Ever wonder how the cause of a fire is determined when all thats left is ashes?
The team of fire inspectors at Joint Base-Lewis McChord doesnt let the damage of a fire stand in the way of finding the smoking gun behind a blaze.
Inspecting the scene of a fire is a science, said Ed Chavez, fire inspector at JBLM at Station 107. Its a puzzle, and the patterns left by a fire tell a story. As we put the puzzle together the picture becomes clear. But some puzzles are harder than others.
Chavez and the nine other inspectors serving JBLM not only know their jobs, but are also good at them. They are the 2009 winners of the Department of Defenses Fire Prevention Program of the Year, and were recently told they are the 2013 winners of the U.S. Army Installation Management Command Central FPPY.
Its good to know our hard work is paying off, Chavez said.
To become fire inspectors, they are trained at the DODs Fire Academy with 40 hours of in-class instruction and also attend annual courses.
As trainees they do a lot of hands-on work, including setting blazes and examining the patterns in the ashes.
All fire patterns are the same, yet they are all different, Chavez said.
Chavezs office bookshelf holds about 50 books on fire science and fire codes. Theyre not collecting dust he continually reviews and refers to them.
When fire inspectors examine the scene of a fire, they first look for the point of origin. Sometimes the source is easy to spot because of a cone pattern.
The cone is a charring pattern, left after the fire is extinguished, that points to the source of the fire, Chavez said.
The most common cause of fires DODwide is unattended cooking flames, said Chavez.
Recently, a JBLM resident was cooking inside and stepped out to tend his grill. Within a few minutes a fire had started inside, Chavez said. A neighbor came by to tell him about the smoke; he hadnt even realized the fire had started.
Depending on whats in a building, it only takes 30 seconds for a fire to start and destroy an entire structure, Chavez said.
Last year there were five house fires on-base within a six-week period: two started with faulty wiring, one by a cigarette, one was set as arson and one was never determined. The three main reasons for arson, Chavez said, are revenge, financial gain often through insurance policies, and sometimes, people are just fascinated with fire.
The best thing you can do to combat arson is to know your neighbors, Chavez said. If you see something, say something.
Virtually all fires can be prevented, said Chavez. For example, residents missed the opportunity to report suspicious behaviors related to last years electrical fires when better observance might have prevented them.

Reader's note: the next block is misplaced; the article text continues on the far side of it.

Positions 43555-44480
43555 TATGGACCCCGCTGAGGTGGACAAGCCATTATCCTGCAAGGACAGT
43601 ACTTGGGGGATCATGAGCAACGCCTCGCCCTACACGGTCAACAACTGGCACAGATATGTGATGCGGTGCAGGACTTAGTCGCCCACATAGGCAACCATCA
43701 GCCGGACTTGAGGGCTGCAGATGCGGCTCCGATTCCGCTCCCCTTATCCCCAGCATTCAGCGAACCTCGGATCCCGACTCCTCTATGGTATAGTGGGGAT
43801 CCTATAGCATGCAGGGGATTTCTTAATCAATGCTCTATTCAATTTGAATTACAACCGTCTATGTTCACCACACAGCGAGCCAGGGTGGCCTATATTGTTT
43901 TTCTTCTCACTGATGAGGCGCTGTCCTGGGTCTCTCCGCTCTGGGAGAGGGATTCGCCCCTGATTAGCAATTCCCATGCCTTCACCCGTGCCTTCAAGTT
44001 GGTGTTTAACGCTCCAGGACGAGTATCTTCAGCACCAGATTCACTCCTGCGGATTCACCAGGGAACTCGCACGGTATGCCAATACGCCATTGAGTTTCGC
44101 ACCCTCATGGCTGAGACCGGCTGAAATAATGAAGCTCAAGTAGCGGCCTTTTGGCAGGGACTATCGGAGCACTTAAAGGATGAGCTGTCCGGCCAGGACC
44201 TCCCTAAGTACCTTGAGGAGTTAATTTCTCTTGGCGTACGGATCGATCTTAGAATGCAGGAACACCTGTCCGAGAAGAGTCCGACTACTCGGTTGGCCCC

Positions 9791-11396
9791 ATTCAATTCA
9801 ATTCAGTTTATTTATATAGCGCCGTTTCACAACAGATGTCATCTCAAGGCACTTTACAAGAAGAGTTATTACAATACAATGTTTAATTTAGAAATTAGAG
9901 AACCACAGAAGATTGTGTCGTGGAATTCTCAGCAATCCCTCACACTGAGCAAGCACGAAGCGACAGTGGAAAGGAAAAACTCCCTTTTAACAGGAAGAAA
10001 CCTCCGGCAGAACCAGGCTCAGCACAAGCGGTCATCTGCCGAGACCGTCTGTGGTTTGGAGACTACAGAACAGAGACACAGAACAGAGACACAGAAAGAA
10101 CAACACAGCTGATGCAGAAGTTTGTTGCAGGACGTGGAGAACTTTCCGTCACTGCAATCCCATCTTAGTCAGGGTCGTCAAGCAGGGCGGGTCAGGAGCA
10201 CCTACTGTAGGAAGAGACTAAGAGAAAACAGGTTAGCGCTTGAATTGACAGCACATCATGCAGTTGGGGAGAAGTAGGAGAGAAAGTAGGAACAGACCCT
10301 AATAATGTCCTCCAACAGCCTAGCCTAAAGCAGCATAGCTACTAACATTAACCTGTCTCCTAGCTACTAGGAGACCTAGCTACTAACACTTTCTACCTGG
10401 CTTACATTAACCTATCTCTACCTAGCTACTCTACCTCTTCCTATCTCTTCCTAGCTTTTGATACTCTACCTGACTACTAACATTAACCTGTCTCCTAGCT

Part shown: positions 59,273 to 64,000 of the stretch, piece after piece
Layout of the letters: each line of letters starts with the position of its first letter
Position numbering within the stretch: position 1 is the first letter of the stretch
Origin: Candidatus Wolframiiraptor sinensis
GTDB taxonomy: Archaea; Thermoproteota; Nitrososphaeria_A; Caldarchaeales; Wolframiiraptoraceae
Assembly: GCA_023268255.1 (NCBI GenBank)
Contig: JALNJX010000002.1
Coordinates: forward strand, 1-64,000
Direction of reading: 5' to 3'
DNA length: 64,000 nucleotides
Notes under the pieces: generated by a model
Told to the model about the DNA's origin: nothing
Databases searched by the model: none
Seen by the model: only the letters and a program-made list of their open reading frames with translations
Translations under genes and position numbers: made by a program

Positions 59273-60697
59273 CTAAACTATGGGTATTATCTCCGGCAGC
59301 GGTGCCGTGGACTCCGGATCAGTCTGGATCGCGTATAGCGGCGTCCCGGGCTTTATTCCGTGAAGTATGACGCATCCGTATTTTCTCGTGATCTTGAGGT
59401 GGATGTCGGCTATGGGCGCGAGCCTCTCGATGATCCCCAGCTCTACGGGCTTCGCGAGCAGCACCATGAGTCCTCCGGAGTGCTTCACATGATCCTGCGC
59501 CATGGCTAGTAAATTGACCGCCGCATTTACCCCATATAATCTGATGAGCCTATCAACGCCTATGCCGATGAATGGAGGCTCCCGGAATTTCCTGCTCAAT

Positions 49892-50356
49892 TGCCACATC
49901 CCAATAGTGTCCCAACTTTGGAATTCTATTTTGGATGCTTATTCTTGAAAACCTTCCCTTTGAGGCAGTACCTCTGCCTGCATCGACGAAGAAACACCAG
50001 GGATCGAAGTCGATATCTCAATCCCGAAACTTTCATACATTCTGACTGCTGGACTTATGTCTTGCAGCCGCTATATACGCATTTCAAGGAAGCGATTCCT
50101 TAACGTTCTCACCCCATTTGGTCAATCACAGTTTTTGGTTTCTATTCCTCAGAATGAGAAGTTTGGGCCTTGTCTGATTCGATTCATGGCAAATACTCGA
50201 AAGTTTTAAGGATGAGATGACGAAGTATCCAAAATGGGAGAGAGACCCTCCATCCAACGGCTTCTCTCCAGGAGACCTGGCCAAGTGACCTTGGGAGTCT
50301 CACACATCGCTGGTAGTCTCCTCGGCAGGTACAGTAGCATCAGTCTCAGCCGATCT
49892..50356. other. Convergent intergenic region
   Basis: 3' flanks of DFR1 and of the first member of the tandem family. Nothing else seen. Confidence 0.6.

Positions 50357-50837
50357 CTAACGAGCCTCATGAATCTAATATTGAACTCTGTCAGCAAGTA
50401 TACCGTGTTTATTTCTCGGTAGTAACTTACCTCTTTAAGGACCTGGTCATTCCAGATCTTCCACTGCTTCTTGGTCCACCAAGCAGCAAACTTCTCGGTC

One involved an extension cord and both included flammable liquids near the source of the sparks. One thing led to another causing fires fueled further by flammables.
Dont use an extension cord as a permanent source of power, Chavez said. Instead use a surge protector, and keep flammables way from heat sources, such as electrical outlets and cords.
JBLMs inspectors arent only needed after a fire has been extinguished. They also do building inspections to prevent future fires. They go into buildings and look for factors that could cause a fire, making sure problems are corrected.
The first thing people say when we come into a building is, Oh great, fire department, but were not here because we enjoy getting people in trouble, we just want to help protect their lives, Chavez said.
William Silva, another fire inspector assigned to Station 107, agrees the job is sometimes difficult, especially when he sees the devastation fires can bring to peoples lives. But the good he can do outweighs those times for him; he said he still loves his job.
When we go to a house fire, theyve lost everything, Silva said. It can be hard, but it makes me feel good to be able to find out what happened.
Chavez said it is optimal that inspectors are assigned and work on military installations so they are familiar with local codes.
On base, we are required to use the most up-to-date fire codes, he said.
Chavez said because of good leadership, effective training and robust public information outreach, there hasnt been a fire fatality on Joint Base Lewis-McChord since 2001.
Although theyve been successful saving lives, the professionals cant inspect everywhere on JBLM.
Many people dont realize JBLM is the seventh largest city in Washington state, Chavez said.
Those living and working on the installation have to do their parts in fire prevention. Fire inspectors brief to all new base residents at Waller Hall and conduct training throughout the month in units and organizations.
The more you know, the less we go, Chavez said. Its cheesy, but true. We want to teach people not only how to prevent fires, but how to get out in the event of a fire. Always have a fire plan with two ways out, and practice that plan.
To meet JBLM inspectors and fire fighters, stop by Armed Forces Day May 17. They will be at Installation Safety Day May 22, where inspectors will be demonstrating proper use of fire extinguishers and sharing other useful information. They will also be at and Freedom Fest July 4.